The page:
ER of Shawnee Director Annice Masse says the well-seasoned emergency staff focuses on delivering high-quality care in an intimate setting.

Team player The ER of Shawnee, which services walk-ins and patients who are transported by ambulance 24/7, is outfitted with a CT scanner, a full laboratory for blood and other tests, a radiology department, a trauma room, a contamination room, an isolation room and 10 patient rooms. Annice Masse, director of the ER, is a recent transplant from upstate New York. The veteran ER and trauma nurse couldn’t be happier with her job leading the ER staff and greeting the public—a public that she says has enthusiastically embraced the facility since its opening. “Not only has the public welcomed the ER of Shawnee, but we have a positive relationship with the EMS community, and Shawnee in general,” Masse says. “And when a patient requires a higher level of care, they can be transported to the ER at Overland Park Regional Medical Center.” Masse appreciates Hicks’ desire to be engaged with the ER of Shawnee staff. “Kevin is one of the most involved CEOs I’ve worked with,” she says. “He has a deep affection for Shawnee, and wants to ensure the ER succeeds, so he knows the frontline staff here and is encouraging and positive in everything we do.” Hicks lived in different parts of the country as he pursued a career as a health care executive, and he moved back to Kansas City in 1993. Before accepting the Overland Park Regional Medical Center CEO position—his third time working at the hospital—he served as CEO at Research Medical Center in Kansas City, Missouri. “Susan, a Prairie Village native, and I always had a desire to come back to the area we called home, so I was thrilled when the opportunity presented itself,” says Hicks, who counts among his friends many Shawnee residents, including Mayor Jeff Meyers and his wife. “Now being back at Overland Park and helping to launch the ER of Shawnee—well, that’s just another iteration -Kevin Hicks of my roots.”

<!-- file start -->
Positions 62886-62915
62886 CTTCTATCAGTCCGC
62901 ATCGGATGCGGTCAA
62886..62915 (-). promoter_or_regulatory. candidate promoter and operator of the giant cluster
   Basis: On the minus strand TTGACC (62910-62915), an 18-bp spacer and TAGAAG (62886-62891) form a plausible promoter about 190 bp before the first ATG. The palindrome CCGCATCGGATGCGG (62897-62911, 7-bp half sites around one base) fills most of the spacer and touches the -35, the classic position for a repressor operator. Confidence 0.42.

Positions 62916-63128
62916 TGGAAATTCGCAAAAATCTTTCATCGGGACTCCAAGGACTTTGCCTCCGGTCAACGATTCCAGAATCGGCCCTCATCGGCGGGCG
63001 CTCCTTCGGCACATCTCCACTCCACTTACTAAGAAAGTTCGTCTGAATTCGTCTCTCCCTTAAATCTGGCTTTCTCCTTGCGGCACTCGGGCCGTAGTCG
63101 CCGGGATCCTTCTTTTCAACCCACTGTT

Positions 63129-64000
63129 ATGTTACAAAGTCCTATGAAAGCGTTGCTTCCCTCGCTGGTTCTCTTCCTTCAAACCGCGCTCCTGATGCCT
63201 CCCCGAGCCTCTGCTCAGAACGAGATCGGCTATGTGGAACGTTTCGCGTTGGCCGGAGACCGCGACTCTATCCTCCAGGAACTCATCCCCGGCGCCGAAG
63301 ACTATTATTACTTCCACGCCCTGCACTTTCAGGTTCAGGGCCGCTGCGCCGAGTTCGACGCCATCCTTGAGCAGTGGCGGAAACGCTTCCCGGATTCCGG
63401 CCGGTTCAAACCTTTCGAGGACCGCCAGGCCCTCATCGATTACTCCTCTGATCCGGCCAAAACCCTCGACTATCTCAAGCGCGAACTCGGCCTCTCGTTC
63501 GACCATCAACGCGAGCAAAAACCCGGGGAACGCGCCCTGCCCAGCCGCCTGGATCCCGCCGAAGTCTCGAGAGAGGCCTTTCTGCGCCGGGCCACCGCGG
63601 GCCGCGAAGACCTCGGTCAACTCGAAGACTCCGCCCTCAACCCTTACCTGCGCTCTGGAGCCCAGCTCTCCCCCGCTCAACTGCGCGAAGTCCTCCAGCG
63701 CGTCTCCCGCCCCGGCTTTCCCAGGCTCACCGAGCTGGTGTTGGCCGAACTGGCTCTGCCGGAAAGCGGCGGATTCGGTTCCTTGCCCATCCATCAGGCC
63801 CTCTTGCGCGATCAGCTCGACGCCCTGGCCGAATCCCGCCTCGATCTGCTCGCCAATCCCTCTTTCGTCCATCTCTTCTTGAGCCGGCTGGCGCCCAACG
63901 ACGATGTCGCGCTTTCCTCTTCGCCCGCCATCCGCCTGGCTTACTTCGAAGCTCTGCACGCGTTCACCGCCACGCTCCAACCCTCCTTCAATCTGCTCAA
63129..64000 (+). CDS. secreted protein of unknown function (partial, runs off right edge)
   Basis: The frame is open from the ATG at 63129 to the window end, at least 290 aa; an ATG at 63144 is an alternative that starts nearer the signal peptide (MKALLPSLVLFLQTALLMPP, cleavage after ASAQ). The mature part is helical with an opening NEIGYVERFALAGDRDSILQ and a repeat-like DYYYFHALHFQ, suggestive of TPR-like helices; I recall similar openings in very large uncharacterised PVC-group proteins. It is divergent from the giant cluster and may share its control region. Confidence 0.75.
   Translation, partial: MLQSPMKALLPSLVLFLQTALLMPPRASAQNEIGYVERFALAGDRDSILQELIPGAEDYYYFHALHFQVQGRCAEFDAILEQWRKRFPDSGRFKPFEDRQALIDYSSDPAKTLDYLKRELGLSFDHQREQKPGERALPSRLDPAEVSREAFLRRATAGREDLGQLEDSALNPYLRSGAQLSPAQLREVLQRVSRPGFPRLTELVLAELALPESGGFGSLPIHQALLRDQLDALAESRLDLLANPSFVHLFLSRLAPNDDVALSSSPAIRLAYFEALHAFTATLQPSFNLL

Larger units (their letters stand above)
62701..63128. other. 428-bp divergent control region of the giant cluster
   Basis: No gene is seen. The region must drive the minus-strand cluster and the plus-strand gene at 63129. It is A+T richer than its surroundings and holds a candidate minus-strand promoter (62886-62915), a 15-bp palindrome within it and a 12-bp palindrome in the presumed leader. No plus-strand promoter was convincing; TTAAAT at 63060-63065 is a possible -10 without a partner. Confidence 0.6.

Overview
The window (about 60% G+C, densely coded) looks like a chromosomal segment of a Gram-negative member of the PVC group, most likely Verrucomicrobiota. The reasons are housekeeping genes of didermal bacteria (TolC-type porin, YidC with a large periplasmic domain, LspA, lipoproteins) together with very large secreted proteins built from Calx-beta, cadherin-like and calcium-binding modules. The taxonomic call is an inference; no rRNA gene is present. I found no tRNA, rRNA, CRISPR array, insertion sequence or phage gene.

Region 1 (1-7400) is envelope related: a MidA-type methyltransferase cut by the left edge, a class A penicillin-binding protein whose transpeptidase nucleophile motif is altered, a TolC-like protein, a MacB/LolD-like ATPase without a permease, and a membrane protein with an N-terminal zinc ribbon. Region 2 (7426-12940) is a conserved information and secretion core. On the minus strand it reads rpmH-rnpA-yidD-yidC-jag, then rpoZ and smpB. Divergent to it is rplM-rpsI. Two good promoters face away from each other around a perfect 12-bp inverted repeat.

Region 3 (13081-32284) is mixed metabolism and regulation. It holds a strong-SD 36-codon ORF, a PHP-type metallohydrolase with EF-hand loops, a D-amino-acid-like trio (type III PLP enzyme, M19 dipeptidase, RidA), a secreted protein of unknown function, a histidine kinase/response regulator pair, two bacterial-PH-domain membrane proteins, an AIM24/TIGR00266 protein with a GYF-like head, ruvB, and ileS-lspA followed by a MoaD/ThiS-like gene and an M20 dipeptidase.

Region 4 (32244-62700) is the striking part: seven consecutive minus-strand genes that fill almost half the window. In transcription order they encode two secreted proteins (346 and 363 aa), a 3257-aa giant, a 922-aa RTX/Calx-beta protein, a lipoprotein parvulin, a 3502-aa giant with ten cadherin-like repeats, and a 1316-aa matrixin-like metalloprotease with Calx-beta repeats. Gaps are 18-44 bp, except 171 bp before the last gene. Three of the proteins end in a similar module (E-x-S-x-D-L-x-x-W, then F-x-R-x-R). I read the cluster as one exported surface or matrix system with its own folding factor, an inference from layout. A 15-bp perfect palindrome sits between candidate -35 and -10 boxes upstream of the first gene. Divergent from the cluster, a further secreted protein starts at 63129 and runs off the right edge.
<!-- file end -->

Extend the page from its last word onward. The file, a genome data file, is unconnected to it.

“It means a lot to me to have good things continue to happen for Shawnee. It’s a great place to raise a family, to live, work and play.”

“This truly is the most compassionate staff I’ve worked with,” says Masse, who is in the process of hiring additional personnel to meet the demand. “We thrive on building relationships and ensuring people feel comfortable. This is the community’s ER.” Currently the staff includes 16 registered nurses and unit clerks/ technicians, a boardcertified physician for each 12-hour shift, a radiology technician, a lab technician, a pharmacist and an admission registrar. “Our nursing staff alone represents more than 75 years of combined emergency medicine experience,” Masse says.


Ice Cream Days

To this day, Kevin Hicks can’t find a banana split to rival the ones he scooped while working at the Zarda Brothers Dairy fountain store back in the 1960s and 1970s. Written up in such esteemed publications as The New Yorker, the Zarda banana split was indeed iconic in Kansas City food circles, along with such culinary gems as Winstead’s steakburgers and Town Topic’s chili. “Those banana splits were phenomenal,” Hicks says. “It spoiled me forever—I haven’t had one that good since.”